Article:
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Dement Geriatr Cogn Disord. 2010;30(3):189-97. doi: 10.1159/000313540. Epub 2010 Aug 26.

Subtle deficits in instrumental activities of daily living in subtypes of mild cognitive impairment.

Author information

  • 1Neurobehavior Unit, Veterans Affairs Greater Los Angeles Healthcare System, Los Angeles, CA 90073, USA. eteng@ucla.edu

Abstract

BACKGROUND/AIMS:

Greater cognitive and functional deficits in mild cognitive impairment (MCI) are associated with higher rates of dementia. We explored the relationship between these factors by comparing instrumental activities of daily living (IADLs) among cognitive subtypes of MCI and examining associations between IADL and neuropsychological indices.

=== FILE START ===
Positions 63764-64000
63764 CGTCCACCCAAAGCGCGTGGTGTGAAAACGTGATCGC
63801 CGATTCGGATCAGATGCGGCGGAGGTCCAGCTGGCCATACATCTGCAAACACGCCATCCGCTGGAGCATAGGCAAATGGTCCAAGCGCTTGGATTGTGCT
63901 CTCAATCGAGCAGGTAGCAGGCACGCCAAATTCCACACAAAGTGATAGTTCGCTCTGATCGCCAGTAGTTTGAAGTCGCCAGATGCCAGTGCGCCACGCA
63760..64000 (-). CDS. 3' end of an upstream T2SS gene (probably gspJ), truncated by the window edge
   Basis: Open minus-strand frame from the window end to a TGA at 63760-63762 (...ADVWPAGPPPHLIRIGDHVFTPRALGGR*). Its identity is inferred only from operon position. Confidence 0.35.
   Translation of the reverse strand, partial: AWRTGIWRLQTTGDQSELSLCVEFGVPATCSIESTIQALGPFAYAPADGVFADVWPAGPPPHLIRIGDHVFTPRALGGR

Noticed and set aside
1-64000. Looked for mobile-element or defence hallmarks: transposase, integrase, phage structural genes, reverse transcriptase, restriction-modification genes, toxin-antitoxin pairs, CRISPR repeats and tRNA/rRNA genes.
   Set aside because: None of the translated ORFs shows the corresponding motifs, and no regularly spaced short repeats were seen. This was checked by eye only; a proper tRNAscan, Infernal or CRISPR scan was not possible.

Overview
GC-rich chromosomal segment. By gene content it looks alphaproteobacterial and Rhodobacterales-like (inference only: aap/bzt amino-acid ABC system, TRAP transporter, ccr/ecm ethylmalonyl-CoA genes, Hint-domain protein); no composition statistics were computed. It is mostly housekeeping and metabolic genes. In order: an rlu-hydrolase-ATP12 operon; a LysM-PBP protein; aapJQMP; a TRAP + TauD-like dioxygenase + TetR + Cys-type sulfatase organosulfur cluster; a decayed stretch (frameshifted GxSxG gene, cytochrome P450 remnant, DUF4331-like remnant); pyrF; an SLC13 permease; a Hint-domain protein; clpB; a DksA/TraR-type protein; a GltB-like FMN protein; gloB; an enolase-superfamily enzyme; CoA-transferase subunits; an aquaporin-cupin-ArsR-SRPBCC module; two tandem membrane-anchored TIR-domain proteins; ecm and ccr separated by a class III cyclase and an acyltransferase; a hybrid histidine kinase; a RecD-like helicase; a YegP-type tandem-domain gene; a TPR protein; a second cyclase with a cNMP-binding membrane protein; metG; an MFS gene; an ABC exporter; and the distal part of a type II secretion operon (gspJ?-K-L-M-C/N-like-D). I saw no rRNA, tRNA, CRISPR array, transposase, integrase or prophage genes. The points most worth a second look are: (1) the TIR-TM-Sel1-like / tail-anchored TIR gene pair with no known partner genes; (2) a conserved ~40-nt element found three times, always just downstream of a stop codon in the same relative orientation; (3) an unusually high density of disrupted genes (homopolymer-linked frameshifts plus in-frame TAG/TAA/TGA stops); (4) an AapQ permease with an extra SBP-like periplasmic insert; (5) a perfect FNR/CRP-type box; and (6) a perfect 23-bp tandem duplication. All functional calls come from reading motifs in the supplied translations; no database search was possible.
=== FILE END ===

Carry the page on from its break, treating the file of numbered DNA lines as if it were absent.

METHODS:

We analyzed data from 1,108 MCI and 3,036 normal control subjects included in the National Alzheimer's Coordinating Center Uniform Data Set who were assessed with the Functional Activities Questionnaire (FAQ).

RESULTS:

IADL deficits were greater in amnestic than nonamnestic MCI, but within these subgroups, did not differ between those with single or multiple domains of cognitive impairment. FAQ indices correlated significantly with memory and processing speed/executive function.

CONCLUSIONS:

IADL deficits are present in both amnestic MCI and nonamnestic MCI but are not related to the number of impaired cognitive domains. These cross-sectional findings support previous longitudinal reports suggesting that cognitive and functional impairments in MCI may be independently associated with dementia risk.

Copyright © 2010 S. Karger AG, Basel.

PMID:
20798539
[PubMed - indexed for MEDLINE]
PMCID:
PMC2948658
Free PMC Article

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